Biden urges Egypt, Qatar to press Hamas on hostage deal


Boys transport a bucket filled with water in Rafah in the southern Gaza Strip on April 5, 2024 amid the ongoing conflict in the Palestinian territory between Israel and the militant group Hamas. [AFP]

US President Joe Biden on Friday asked Egyptian and Qatari leaders for help in getting Hamas to agree to a deal with Israel, an American official said, ahead of negotiations in Cairo.

The United States, Egypt and Qatar have been engaged in weeks of behind-the-scenes talks in a bid to secure a temporary truce in the Gaza Strip and the release of hostages held by Hamas in exchange for Palestinian prisoners being held Israeli jails.

The White House said earlier on Friday that negotiations would occur over the weekend in Cairo, but would not confirm US media reports that CIA Director Bill Burns would be attending along with Mossad chief David Barnea, Qatari Prime Minister Mohammed bin Abdulrahman Al-Thani and Egypt's intelligence chief Abbas Kamel.

Biden, in a call with Israeli Prime Minister Benjamin Netanyahu on Thursday, "made clear that everything must be done to secure the release of hostages, including American citizens, now held by Hamas terrorists for nearly six months," a senior Biden administration official told AFP on condition of anonymity.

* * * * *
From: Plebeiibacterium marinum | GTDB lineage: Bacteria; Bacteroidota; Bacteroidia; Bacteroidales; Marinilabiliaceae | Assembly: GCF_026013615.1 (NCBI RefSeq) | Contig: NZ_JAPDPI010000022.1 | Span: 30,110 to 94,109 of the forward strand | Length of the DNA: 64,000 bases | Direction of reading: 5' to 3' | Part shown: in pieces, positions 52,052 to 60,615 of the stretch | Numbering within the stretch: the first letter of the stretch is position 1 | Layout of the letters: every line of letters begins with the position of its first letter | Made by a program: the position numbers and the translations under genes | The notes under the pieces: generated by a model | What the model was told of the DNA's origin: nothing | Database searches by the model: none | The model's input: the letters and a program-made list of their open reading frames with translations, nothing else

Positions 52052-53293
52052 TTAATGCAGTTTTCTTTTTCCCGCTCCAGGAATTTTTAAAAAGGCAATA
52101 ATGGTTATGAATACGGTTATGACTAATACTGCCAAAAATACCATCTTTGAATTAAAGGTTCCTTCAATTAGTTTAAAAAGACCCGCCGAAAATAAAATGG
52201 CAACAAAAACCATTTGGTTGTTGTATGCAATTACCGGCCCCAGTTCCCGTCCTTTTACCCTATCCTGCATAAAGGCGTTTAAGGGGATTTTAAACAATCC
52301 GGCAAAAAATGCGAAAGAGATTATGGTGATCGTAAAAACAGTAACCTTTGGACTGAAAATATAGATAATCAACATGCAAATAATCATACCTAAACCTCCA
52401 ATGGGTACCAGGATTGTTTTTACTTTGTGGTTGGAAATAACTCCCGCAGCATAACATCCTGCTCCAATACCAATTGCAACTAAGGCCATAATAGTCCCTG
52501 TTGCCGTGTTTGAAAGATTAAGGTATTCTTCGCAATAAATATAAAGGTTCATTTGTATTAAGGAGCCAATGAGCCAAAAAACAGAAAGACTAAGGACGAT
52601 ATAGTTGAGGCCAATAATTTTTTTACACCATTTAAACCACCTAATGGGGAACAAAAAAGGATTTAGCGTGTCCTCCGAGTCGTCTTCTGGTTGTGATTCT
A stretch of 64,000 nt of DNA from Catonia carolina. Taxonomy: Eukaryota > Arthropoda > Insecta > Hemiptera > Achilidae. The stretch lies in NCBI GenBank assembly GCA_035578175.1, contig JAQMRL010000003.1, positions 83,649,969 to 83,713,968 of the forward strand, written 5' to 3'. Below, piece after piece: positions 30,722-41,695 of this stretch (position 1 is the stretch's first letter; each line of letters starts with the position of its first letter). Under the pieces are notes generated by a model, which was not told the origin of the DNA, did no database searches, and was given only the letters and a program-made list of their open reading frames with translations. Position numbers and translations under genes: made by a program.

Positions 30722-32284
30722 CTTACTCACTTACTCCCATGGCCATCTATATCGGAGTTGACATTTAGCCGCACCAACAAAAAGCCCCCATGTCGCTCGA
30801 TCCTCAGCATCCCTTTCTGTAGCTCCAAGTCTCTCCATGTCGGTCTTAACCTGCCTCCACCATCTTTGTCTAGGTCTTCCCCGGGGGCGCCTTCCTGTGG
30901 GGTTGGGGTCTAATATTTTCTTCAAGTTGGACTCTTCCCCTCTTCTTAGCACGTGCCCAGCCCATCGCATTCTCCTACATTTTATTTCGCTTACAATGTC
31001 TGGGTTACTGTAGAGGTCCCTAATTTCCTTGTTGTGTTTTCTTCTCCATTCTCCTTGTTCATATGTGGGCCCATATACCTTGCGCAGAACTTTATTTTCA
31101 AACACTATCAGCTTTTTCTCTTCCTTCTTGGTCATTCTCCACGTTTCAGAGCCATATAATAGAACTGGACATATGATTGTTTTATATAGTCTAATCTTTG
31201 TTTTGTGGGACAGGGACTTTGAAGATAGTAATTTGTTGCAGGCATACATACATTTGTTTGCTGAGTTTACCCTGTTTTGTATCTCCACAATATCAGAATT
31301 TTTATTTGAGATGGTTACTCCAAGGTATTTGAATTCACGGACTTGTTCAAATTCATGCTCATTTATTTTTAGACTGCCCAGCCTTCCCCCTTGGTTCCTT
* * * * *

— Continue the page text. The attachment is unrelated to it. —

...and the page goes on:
The official said that Biden on Friday "wrote letters to the President of Egypt and the Emir of Qatar on the state of the talks and he urged them to secure commitments from Hamas to agree to and abide by a deal."

National Security Council spokesman John Kirby had earlier told reporters that Biden's call with Netanyahu included discussions on "getting a hostage deal done, empowering his negotiators to come to (a) conclusion on this."

"This basic fact remains true: There would be a ceasefire in Gaza today had Hamas simply agreed to release this vulnerable category of hostages -- the sick, wounded, elderly, and young women," the US official said Friday evening.

Hamas launched a shock attack on October 7 that resulted in the deaths of about 1,170 Israelis and foreigners, mostly civilians, according to an AFP tally based on Israeli official figures.

Palestinian militants also took around 250 hostages, about 130 of whom remain in Gaza, including 34 whom the Israeli army says are dead.

Israel's retaliatory campaign has killed over 33,000 people, mostly women and children, according to the health ministry in Hamas-run Gaza.